These two are going off to be alone now. What they do is none of your business. But you notice what she says in verse 4, to the women before she goes, “I adjure you, O daughters of Jerusalem, that you not stir up or awaken love until it pleases.” Things are getting hot here, and she says something to the women, her friends, perhaps. She said it twice before. This is the third time she's saying it. There are things here that are so powerful, sexual drive, and stimulation, and affection, that are so powerful, that you dare not stir this up if you’re not in a position to consummate that. These daughters of Jerusalem were more than likely unmarried women. And she's saying, you need to be careful.
A young man from this congregation who has gone off to Ole Miss said to me just a few weeks ago after one of these sermons, “That's my prayer. That I will remain a virgin until I get married.” And he scribbled something in the back of his Bible. And I said to him, “When you’re tempted, call me,” and scribbled my phone number. That's a beautiful thing. Pray for him. Pray for others like him and girls, young women here in the congregation, that in the area of sexual purity we might be a church that adorns the doctrines of Christ. That something of the beauty that belongs in a marriage setting might be that very thing that would mark out the distinctiveness of our young people, of our college young men and young women. Make that your prayer, will you. Let's pray together.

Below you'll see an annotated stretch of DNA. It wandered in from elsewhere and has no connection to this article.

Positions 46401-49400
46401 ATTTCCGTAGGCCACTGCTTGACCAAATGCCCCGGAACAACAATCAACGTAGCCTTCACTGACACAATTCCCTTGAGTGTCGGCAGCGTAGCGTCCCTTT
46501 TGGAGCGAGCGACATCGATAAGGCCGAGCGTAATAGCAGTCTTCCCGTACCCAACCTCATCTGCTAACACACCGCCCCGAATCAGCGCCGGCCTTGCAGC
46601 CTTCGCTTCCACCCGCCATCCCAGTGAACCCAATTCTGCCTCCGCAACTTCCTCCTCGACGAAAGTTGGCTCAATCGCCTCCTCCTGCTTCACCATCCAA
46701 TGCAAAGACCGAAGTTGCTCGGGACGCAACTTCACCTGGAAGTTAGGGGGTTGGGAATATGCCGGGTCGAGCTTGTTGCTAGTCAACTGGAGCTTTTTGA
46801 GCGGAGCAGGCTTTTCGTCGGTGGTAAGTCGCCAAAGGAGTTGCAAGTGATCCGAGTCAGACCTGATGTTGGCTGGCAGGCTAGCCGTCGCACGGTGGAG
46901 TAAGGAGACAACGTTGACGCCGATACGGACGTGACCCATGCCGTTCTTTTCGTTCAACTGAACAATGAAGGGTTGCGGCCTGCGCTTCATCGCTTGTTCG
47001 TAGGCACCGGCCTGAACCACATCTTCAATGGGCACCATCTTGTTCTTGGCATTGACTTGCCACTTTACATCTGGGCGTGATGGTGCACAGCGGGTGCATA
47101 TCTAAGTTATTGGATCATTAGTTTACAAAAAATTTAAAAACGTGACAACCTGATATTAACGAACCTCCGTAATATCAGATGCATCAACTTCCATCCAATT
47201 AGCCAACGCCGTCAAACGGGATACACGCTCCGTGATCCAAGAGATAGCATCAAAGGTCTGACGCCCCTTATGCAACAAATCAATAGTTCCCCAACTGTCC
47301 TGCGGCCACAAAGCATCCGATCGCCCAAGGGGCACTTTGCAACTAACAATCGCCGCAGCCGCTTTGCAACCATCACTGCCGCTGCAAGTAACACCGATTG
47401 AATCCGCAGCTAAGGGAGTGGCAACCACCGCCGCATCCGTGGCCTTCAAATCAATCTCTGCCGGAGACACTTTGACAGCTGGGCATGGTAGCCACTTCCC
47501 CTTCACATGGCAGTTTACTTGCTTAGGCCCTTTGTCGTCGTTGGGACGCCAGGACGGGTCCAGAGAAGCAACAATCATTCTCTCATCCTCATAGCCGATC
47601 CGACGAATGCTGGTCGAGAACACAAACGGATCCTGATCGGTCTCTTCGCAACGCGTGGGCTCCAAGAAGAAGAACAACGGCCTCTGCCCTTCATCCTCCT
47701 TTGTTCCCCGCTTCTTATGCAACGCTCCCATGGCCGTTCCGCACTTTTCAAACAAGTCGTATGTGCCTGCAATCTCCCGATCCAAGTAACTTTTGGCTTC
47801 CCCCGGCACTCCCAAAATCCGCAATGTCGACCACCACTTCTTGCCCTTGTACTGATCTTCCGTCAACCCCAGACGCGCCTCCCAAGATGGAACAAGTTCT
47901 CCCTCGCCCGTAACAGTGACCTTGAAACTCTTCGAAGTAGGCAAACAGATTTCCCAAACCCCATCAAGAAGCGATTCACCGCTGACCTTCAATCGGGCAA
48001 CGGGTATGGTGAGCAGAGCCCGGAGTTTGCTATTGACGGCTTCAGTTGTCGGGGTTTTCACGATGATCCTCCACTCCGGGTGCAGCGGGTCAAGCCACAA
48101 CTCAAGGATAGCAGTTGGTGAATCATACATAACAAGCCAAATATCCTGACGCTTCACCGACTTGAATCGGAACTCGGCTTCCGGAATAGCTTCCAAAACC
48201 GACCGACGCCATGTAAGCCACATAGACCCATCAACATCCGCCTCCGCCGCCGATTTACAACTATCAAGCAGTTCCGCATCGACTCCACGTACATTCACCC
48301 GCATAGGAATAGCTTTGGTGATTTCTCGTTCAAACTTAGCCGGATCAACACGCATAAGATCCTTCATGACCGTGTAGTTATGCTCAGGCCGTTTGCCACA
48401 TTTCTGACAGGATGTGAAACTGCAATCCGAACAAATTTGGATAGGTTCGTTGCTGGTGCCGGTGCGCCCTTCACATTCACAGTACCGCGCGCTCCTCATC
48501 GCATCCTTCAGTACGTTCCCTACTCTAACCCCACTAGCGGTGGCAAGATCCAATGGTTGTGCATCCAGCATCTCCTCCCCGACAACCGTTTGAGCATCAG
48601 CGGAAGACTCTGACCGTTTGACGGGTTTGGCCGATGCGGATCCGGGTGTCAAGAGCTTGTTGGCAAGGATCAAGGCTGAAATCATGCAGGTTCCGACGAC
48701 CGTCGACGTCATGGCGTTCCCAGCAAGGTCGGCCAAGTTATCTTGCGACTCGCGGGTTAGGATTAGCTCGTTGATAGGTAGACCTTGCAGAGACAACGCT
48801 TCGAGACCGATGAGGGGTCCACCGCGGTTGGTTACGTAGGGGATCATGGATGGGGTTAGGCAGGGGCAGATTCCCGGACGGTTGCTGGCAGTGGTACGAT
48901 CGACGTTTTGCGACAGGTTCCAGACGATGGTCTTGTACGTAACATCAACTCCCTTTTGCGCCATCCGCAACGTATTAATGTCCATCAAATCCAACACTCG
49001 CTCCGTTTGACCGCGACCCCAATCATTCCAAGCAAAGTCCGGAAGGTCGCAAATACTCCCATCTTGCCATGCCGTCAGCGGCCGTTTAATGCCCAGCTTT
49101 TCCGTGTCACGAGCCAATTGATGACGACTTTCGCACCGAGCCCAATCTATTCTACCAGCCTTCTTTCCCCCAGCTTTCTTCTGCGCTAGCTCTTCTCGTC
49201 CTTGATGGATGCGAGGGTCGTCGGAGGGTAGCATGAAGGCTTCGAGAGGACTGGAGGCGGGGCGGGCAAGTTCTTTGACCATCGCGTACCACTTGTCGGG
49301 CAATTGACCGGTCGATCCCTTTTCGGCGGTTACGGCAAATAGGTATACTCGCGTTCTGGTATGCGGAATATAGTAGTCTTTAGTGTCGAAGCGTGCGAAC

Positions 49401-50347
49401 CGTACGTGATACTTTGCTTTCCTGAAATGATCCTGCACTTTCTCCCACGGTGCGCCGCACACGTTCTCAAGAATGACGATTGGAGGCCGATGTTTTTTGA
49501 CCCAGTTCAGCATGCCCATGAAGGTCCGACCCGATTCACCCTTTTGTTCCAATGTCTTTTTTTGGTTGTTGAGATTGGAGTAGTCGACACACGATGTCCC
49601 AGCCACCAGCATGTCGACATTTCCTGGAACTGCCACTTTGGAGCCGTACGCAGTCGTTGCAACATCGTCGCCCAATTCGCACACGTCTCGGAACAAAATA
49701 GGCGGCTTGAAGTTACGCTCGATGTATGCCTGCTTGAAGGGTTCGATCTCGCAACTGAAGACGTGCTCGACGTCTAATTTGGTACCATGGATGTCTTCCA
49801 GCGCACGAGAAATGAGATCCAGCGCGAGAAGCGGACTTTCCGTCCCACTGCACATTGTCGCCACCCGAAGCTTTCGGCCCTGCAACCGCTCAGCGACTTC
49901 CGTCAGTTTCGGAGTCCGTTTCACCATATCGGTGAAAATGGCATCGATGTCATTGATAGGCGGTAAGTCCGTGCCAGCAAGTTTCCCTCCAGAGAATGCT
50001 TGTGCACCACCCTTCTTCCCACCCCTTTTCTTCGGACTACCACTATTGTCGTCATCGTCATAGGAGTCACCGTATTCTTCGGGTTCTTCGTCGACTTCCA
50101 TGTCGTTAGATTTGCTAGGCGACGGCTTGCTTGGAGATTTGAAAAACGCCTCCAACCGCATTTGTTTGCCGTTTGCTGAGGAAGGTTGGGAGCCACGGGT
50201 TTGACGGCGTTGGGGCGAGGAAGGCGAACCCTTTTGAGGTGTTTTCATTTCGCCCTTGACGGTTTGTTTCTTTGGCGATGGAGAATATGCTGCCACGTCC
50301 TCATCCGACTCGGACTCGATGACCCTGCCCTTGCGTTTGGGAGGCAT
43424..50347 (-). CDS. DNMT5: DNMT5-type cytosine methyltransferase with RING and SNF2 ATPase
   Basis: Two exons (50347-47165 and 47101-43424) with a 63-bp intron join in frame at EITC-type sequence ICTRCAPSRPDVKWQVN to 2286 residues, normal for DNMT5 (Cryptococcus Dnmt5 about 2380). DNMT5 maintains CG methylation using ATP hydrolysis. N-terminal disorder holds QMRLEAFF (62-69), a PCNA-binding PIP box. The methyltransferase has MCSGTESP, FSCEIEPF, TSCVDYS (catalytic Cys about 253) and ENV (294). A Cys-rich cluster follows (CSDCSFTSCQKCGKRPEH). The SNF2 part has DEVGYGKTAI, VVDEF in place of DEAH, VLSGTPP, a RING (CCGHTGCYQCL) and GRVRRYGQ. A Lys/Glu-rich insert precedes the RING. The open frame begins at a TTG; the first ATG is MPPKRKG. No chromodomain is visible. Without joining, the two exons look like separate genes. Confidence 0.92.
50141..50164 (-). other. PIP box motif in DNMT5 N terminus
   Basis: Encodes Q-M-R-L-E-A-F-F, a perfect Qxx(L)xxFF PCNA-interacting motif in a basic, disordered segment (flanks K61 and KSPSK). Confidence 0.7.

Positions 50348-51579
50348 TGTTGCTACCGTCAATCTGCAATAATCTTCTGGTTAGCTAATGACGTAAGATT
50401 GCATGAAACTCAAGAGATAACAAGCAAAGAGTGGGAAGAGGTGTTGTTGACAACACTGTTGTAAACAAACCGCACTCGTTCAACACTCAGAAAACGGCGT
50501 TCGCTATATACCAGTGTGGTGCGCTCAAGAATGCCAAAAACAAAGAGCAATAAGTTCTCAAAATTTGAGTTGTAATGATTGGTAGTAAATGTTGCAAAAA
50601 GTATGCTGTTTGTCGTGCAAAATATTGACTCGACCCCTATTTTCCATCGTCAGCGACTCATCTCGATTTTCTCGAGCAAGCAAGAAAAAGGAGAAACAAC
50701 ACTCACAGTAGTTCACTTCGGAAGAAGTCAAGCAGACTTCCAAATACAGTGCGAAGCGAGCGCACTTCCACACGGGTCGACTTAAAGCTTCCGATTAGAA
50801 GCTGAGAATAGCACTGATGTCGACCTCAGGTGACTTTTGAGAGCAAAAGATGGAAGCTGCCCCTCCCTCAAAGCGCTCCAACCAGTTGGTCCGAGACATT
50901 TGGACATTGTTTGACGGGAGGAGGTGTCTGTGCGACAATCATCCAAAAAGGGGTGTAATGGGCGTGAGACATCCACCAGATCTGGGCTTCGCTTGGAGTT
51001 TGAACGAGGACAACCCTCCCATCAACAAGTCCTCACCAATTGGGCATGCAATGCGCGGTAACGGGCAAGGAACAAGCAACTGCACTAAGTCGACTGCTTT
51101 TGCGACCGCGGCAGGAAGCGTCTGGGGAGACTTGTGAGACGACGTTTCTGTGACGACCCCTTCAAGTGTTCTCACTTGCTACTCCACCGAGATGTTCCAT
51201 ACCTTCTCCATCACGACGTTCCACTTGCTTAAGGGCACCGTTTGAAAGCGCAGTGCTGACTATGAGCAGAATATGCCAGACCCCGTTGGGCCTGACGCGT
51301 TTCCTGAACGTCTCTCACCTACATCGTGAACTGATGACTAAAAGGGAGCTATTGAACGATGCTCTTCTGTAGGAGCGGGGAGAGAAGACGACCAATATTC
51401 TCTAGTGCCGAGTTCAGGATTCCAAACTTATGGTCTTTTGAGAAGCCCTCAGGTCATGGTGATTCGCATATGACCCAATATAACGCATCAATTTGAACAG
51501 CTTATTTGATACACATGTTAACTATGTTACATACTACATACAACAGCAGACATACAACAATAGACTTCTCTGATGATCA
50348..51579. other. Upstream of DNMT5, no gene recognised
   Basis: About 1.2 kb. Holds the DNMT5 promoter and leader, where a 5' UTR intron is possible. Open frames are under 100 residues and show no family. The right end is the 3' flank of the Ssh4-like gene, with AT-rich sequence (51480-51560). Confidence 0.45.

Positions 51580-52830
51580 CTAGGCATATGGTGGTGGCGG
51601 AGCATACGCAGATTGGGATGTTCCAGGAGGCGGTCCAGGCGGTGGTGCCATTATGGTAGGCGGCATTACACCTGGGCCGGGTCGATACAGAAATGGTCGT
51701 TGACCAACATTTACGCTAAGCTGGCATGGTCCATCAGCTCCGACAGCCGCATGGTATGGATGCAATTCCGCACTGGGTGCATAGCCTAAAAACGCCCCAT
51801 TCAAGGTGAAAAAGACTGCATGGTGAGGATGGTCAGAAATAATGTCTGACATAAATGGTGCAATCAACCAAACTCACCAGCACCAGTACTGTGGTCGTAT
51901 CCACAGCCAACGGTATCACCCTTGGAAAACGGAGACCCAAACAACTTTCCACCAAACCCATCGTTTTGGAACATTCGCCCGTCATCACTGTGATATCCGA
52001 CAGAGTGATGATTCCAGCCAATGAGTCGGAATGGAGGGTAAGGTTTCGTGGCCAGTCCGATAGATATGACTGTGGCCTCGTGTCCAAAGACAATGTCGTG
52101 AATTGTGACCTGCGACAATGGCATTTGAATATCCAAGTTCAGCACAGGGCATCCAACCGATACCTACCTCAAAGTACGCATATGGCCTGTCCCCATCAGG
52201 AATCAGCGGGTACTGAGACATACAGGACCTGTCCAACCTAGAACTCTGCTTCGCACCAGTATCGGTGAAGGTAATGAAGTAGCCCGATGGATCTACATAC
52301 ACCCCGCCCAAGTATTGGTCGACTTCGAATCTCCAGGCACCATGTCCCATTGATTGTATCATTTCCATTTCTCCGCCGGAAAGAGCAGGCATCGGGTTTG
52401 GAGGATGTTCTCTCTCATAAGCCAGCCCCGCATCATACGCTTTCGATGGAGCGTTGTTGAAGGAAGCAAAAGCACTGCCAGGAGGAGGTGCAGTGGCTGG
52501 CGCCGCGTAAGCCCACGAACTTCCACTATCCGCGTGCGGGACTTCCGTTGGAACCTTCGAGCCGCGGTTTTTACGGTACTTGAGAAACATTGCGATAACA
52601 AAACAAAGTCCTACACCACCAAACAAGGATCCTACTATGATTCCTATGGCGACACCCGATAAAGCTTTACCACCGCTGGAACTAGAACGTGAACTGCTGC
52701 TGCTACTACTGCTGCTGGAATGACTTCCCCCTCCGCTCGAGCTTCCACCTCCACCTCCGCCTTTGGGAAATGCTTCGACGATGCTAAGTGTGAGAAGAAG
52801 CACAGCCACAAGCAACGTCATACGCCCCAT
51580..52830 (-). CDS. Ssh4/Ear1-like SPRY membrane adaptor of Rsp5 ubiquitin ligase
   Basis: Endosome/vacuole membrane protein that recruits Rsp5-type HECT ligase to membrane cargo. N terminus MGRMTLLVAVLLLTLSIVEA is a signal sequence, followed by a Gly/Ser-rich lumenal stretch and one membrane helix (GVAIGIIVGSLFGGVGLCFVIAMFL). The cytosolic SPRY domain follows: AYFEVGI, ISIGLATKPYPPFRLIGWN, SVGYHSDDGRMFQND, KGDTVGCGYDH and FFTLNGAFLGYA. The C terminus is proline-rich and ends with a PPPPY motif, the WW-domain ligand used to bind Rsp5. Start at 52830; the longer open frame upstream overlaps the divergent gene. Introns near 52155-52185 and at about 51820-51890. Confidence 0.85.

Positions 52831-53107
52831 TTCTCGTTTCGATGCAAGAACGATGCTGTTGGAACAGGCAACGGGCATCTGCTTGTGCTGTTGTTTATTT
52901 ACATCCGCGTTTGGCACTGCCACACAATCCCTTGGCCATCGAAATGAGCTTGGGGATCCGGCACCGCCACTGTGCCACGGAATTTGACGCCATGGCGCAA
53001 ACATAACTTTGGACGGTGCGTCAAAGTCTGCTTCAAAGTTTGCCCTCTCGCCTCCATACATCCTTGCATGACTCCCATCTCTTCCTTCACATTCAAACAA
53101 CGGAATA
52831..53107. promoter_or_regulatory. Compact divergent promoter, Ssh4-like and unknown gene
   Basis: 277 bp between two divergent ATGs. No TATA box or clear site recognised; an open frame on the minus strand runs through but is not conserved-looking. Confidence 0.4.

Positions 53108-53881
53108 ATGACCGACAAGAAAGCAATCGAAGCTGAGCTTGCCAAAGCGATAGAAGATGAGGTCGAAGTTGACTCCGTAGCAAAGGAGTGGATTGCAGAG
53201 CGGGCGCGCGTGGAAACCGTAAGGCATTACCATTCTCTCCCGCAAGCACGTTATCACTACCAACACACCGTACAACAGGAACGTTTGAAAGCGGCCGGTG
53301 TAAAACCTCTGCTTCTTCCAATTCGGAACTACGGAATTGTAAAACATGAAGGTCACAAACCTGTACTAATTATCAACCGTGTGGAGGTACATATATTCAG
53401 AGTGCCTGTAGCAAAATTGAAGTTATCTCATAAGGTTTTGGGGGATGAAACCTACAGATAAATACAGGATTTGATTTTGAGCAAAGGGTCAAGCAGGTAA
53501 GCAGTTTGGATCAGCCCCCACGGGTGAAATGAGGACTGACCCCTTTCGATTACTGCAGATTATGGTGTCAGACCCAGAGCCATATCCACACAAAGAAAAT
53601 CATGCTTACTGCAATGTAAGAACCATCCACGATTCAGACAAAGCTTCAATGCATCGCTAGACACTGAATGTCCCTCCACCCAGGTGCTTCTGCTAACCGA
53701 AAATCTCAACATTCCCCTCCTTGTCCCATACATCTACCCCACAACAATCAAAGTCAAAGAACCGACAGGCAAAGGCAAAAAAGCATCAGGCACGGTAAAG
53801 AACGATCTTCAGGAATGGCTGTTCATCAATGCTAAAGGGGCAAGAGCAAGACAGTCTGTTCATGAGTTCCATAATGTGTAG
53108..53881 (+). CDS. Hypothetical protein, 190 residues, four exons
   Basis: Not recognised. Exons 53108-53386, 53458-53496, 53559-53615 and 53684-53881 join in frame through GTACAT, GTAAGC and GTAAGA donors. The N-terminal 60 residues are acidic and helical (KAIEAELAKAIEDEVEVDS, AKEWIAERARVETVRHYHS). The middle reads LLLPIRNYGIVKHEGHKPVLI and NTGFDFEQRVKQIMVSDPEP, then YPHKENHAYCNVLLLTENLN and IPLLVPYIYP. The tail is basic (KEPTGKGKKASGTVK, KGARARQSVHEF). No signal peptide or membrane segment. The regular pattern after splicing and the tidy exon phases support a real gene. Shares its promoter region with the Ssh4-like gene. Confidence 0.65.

Our Father in heaven, as we look at this extraordinary book together, we do want thank You for the spouses that You've given to us. You've given to us spouses that are far better than we deserve, and they make us into men and women better than we actually are. And Lord we pray for marriages, for marriages in trouble, for those who've had harsh words, and need to exercise the very thing this chapter speaks about. Give them grace this very evening to do it. Bless our young people in an age of sexual promiscuity, to be pure in their hearts, and minds, and bodies. Help them to stand firm for Jesus, we pray, and hear us for Jesus’ sake, Amen.
© 2019 First Presbyterian Church.
This transcribed message has been lightly edited and formatted for the Web site. No attempt has been made, however, to alter the basic extemporaneous delivery style, or to produce a grammatically accurate, publication-ready manuscript conforming to an established style template.
Should there be questions regarding grammar or theological content, the reader should presume any website error to be with the webmaster/transcriber/editor rather than with the original speaker. For full copyright, reproduction and permission information, please visit the First Presbyterian Church Copyright, Reproduction & Permission statement.